A few weeks ago a friend of mine posted something like this on Facebook “Overheard at the playground from a Mother sitting on swing talking to her daughter: ‘God this makes me feel fat.'”
Everyone, including me, tsk tsked the overheard, non-enlightened mother. Does she really not know the damage she’s doing to her daughter? That poor girl is now destined to have a lifetime of poor body image.
As I said, I joined in the tsk-tsking, too. Of course I did. For over eleven years now, since the day I gave birth to a girl, I have been careful to never mention the words “diet” or “fat” or to express discomfort with my appearance in front of her. I have pretended that I work out because I want to be “healthy” and that I don’t want that brownie sundae because I’m “full.” I have pretended that I have hot wax poured over my eyebrows and then ripped off my face because I enjoy it.
So far, it seems to have worked. As far as I can tell, my daughter has no body image issues. She never complains about being fat or calls other people fat. When I ask if she and her friends ever talk about diets or being overweight or how people look she tells me they have better things to do. Incidentally, my nine-year-old son also seems pretty happy with his body, at least judging by the amount of time he spends walking around the house naked.
But lately I’ve been wondering if I’m wrong. Parenting already involves a lot of self-censorship. As my neighbor said, “you want to maintain the adult status.” So, you don’t say things like “No, you’re the big idiot head,” or “Jesus Christ you crybaby.” or “For the love of all that’s holy, do not tell me that story again.” You think it, but you do not say it.
I do not say things that will hurt my children’s feelings and I do not swear in front of my kids. Is adding self-censorship about my body really a good way to teach healthy self-esteem?
My daughter isn’t an idiot. Eventually she’s going to figure out that after a night where I was woken up by dogs, kids, and a husband running at 6 a.m. is not “healthy.” She knows what a brownie sundae tastes like, she surely already knows that it is physically impossible to be too full to eat a brownie sundae.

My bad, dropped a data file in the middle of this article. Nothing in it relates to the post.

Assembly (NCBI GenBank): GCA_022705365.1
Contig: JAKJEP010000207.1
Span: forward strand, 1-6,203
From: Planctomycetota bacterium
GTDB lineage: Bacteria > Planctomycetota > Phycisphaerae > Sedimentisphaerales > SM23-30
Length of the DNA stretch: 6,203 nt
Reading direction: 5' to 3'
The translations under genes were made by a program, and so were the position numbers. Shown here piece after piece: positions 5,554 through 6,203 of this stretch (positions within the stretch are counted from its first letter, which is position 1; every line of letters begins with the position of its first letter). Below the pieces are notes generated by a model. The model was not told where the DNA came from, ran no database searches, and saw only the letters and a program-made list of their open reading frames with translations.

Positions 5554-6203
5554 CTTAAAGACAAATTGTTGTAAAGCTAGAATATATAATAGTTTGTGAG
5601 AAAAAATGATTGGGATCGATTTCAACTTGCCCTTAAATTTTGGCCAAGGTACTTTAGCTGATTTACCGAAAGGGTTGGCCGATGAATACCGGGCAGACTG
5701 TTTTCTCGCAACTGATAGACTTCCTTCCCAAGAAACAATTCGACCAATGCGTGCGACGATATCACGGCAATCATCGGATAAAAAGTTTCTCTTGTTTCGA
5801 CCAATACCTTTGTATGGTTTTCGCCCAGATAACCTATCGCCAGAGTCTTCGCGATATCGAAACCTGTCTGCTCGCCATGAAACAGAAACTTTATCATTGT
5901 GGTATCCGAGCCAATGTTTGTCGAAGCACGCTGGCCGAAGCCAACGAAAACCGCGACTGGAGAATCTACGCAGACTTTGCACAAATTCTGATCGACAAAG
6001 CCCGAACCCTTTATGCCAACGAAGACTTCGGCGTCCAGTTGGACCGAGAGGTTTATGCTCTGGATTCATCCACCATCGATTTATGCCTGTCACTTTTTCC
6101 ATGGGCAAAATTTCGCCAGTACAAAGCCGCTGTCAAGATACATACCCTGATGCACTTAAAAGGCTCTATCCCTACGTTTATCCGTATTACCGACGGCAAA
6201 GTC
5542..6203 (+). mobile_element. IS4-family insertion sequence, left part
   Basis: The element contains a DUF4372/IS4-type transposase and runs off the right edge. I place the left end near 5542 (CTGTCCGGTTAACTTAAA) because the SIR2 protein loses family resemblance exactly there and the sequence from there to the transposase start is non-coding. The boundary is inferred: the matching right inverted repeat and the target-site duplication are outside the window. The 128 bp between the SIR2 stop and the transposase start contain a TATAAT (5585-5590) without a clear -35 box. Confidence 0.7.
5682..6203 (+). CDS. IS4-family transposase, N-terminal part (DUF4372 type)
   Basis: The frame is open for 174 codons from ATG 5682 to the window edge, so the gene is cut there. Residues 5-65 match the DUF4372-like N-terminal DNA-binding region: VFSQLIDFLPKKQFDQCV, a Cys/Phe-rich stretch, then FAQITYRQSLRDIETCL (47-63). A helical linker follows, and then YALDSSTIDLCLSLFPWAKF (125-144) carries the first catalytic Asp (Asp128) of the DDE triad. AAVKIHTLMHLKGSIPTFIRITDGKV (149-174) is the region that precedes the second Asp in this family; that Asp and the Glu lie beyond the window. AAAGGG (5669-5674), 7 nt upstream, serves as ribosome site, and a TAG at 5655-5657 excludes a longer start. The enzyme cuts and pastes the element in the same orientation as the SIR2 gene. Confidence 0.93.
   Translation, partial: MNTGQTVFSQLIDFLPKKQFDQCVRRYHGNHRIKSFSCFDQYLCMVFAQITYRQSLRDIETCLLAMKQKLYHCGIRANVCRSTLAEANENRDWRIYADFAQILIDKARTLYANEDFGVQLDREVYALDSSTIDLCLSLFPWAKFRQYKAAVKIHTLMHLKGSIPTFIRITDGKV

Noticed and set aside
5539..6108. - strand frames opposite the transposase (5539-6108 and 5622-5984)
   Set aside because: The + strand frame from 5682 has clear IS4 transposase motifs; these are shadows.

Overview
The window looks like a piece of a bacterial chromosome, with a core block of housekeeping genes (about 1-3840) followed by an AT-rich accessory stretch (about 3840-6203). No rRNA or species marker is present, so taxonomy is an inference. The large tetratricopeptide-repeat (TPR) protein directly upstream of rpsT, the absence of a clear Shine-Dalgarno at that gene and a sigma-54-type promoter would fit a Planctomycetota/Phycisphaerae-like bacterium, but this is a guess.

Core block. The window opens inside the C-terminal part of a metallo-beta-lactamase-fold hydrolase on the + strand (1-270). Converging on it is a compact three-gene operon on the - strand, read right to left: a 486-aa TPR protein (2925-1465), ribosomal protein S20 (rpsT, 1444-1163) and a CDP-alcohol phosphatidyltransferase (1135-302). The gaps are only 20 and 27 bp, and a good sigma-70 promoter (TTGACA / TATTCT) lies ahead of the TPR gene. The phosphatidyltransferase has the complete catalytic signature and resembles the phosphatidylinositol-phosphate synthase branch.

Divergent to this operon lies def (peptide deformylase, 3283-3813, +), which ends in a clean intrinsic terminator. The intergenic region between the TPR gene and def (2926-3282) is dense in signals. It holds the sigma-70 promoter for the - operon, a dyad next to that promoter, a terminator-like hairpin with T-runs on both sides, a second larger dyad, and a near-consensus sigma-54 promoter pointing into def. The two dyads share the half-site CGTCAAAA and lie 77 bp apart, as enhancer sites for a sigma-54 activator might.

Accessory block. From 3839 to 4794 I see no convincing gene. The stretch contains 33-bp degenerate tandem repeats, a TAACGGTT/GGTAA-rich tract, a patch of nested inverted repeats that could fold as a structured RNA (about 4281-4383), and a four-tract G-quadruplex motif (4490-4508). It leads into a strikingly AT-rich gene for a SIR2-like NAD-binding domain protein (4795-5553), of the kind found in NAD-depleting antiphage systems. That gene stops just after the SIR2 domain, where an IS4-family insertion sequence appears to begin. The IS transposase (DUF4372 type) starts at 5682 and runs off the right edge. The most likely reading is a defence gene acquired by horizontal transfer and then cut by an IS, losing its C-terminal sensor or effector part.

Eventually, she will know that if you take your 40-something ass and try and squeeze it in to a playground swing built for a five-year-old, it will make you feel like a sausage. It will make you feel fat. So, why can’t you say that?
I have always wondered why calling yourself or anyone else “fat” is forbidden. Try going in to a room of women and saying, “I feel fat.” You’ll instantly be met with a chorus of “Oh my god, you are so not fat” and “If you’re fat I’d hate to know what I am!”
In February when a film critic referred to Amy Schumer as “chubby” and an “unrealistic” object of romantic desire she took to Twitter to proclaim that she wasn’t chubby she was a “proud size 6.”
Whether or not Amy Schumer is a size six is debatable, but either way, she is chubby. So what? The issue isn’t whether or not she’s chubby, she is. The issues are 1. Why is a film critic spending so much space on the actress’ appearance instead of her performance or the movie she wrote and 2. Why does he think being chubby makes you unattractive or unlovable?
I loved Schumer so much more in June when she accepted a Glamour “Woman of the Year” Award not by proclaiming how thin she was but by saying, “I’m like 160 pounds right now, and I can catch a dick whenever I want, and that’s the truth.”
The problem isn’t being fat or feeling fat, the problem is thinking that your weight is all that matters. The problem is thinking that weight defines you or anyone else. The problem is that thinking you’re fat also means you’re unlovable or incapable of catching a dick.
When I talk to my female friends we talk about a lot of things. We talk about work, politics, art, television, food, sex, and sometimes we talk about our weight, or the ways our aging bodies seem to be betraying us. This conversation is part of our lives as women, but we aren’t allowed to share that part with our daughters.
Lately it seems like we’ve been replacing all the old oppressive rules about eating small portions and being polite and well mannered with new oppressive rules. Women should never use upspeak? We shouldn’t say that we “feel” or “believe” something, and most recently we learned that we just shouldn’t use the word “just.” We shouldn’t offer to make the coffee or help a coworker or do anything that might mean we’re perceived as care-taking.
If you are a middle-aged American woman and you have never thought to yourself, “I feel fat” or “I wish my thighs were smaller” if you have never convinced yourself that it was worth it to spend $100 on eye cream, then more power to you sister. It makes perfect sense that you never mention your weight or your wrinkles to your daughter.
But for the rest of us, those of us who have spent a lifetime living in and thinking about our imperfect bodies, why are we adding this pressure? Why do we think that refusing to acknowledge that we are fat or have imperfect bodies will help our daughters be accepting of their own bodies? Why do we think that practicing a constant form of self-censorship will help our girls grow in to healthy and confident women?